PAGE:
Recent Trends in Use of Adjuvant Chemotherapy in Elderly Stage II– III Non-Small Cell Lung Cancer

Takefumi Komiya; Emily Powell; Achuta Kumar Guddati


Transl Lung Cancer Res. 2020;9(4):1180-1186. 

In This Article


Researchers design and execute trials in various clinical settings. They are expected to address clinically relevant questions to provide guidance for clinicians. However, patient selection for these studies is often skewed by patient selection based on clinical characteristics for safety reasons. Elderly populations are often underrepresented in clinical trials because physician investigators are reluctant to enroll them due to safety concerns. These patients often have poor performance status and/or significant comorbidities that might influence toxicity analyses.

Adjuvant chemotherapy became standard of care in the setting of surgically resected stage II–III and large (T ≥4 cm) stage I based on several phase III trials and meta-analyses.[2–8,18–20] However, only a small number of elderly patients were enrolled in the studies. A retrospective study using SEER data showed that chemotherapy use in the age 66+ population was approximately 30–40% in 2003–2006 despite increasing since 2000.[11] Recent trends in the use of adjuvant chemotherapy have not yet been reported.

Our study demonstrates that increased use of chemotherapy was greater in the age 70–79 group than in other age groups. The increase in the age 70–79 group was also more prominent in patients with stage II disease. Chemotherapy use remained low (approximately 30%) in the age 80+ group.[11] Although the SEER database only provides presence or absence of chemotherapy use, we consider the majority of cases to have received adjuvant chemotherapy based on previous SEER-Medicare analysis data, which indicates that only 3.9% of patients received neoadjuvant chemotherapy.[12] The increase in 5-year overall survival was modest in the age 20–69 and 70–79 groups (Figure 4). There is minimal increase in 5-year overall survival in the age 80+ group.

We, however, acknowledge limitations in this study. As discussed previously, the SEER dataset does not define the timing of chemotherapy in relation to surgery, e.g., neoadjuvant, adjuvant, although it was classified into the "yes" category only if chemotherapy was delivered as first course of treatment. We assume that most patients probably received adjuvant chemotherapy based on previous reports.[12] We did not exclude patients who died within the immediate post-surgical period. No detailed information about chemotherapy (e.g., number of cycles or regimens) was available. The analyses in this study were intended to review populations in the US for which Caucasians dominate. Trends in other ethnic groups or nations are unknown.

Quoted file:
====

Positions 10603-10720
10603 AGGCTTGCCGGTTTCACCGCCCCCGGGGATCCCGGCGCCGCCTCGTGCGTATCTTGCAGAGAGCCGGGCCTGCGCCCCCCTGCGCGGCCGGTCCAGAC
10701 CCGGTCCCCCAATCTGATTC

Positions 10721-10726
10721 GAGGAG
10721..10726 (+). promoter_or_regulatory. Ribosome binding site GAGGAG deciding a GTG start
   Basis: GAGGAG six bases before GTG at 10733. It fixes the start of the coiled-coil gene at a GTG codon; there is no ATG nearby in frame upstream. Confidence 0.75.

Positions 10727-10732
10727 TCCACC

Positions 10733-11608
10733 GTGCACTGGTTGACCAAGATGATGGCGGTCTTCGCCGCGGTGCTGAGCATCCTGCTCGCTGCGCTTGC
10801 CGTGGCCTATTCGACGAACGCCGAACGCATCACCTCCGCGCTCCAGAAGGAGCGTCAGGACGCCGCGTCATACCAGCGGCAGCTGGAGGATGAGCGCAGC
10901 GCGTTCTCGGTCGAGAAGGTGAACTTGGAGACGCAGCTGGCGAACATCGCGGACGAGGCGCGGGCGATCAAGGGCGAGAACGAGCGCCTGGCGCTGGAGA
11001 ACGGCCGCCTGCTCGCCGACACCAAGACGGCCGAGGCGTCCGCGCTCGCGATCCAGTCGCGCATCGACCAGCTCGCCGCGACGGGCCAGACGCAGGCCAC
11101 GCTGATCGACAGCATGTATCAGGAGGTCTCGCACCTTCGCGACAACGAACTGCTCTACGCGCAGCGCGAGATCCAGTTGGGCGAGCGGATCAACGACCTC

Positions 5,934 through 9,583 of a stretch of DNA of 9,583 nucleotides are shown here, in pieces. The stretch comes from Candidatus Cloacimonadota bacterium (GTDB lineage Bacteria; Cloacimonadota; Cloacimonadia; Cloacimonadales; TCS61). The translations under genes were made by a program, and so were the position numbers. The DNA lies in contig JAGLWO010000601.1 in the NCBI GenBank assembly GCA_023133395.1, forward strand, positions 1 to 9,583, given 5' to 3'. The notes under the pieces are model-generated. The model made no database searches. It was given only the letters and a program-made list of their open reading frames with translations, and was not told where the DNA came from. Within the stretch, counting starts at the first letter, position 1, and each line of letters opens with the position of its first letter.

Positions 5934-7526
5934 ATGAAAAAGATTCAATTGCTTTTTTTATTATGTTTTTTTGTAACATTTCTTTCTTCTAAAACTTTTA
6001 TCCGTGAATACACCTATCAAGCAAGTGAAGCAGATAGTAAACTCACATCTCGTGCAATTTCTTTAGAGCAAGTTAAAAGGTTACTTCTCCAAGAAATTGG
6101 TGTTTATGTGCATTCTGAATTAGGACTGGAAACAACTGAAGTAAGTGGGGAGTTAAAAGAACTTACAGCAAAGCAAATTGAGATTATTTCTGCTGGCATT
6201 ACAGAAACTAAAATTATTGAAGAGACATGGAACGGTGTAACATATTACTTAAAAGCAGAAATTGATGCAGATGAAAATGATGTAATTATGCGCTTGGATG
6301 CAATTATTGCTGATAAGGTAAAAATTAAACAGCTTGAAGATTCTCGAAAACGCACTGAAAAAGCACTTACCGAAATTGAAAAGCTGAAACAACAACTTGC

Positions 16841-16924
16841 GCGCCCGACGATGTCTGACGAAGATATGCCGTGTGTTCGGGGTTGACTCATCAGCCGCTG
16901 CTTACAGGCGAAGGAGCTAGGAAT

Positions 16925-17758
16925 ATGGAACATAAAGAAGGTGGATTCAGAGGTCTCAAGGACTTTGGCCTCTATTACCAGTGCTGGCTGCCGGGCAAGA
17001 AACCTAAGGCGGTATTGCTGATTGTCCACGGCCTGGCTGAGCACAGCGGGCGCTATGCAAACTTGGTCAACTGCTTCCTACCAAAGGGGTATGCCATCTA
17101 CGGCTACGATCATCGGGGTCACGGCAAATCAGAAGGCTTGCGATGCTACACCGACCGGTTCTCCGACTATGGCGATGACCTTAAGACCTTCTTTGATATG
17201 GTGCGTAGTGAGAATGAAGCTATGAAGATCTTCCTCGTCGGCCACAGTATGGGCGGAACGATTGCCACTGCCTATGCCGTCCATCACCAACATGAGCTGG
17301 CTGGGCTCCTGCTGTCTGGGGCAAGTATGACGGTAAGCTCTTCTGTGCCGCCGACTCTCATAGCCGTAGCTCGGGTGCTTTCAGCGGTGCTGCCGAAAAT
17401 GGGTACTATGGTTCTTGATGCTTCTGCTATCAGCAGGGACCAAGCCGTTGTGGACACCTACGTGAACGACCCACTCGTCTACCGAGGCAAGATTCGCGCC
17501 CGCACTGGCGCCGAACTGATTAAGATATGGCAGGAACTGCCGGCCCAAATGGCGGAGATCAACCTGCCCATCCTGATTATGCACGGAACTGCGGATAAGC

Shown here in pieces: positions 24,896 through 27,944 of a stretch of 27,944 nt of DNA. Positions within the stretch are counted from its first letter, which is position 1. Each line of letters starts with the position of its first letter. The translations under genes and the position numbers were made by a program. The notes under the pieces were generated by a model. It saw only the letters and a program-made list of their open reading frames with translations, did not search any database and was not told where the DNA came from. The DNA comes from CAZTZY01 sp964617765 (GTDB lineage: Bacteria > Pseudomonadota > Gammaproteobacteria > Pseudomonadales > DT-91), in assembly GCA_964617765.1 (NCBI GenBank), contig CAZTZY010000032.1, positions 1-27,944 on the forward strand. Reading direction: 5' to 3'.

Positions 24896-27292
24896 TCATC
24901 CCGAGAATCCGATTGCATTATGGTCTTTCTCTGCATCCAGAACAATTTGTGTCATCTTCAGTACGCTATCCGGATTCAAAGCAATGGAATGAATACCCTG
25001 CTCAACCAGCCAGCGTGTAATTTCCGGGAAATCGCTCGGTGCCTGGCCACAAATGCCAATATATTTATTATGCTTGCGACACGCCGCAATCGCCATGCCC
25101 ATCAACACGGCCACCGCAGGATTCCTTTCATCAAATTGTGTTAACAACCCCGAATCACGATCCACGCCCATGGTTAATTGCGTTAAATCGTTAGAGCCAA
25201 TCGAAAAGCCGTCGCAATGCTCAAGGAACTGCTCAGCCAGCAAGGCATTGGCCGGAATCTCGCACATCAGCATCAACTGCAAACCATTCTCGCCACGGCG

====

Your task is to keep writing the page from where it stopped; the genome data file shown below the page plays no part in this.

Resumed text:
The use of the AJCC 6th version of staging system may limit the interpretation. Because SEER adopted the AJCC 7th version in 2010, cases prior to 2010 have never been staged based on the 7th version. We therefore were limited to use of the 6th version due to its consistent availability throughout the study period. Major differences between the 6th and 7th versions in surgical N0 cases were tumors with T >7 cm (T2/stage IB vs. T3/stage IIB, n=457) and T=5–7 cm (T2/stage IB vs. T2b/stage IIA, n=1,016), respectively.[21] These tumors will be classified as stage II or III in the 8th edition requiring adjuvant chemotherapy. These cases staged as stage I according to 6th edition were not included in the current analysis. However, previous adjuvant trials using the 6th version demonstrated chemotherapy benefit in node positive cases. Because all the three versions of AJCC staging systems take N1+ for stage II and higher, most cases that benefit from chemotherapy in the 6th version remain stage II–III.

Nevertheless, we believe this study assists practicing oncologists in determination of whether to use adjuvant chemotherapy in elderly populations. Further research is needed to determine whether adjuvant chemotherapy should be recommended in age 80+ group.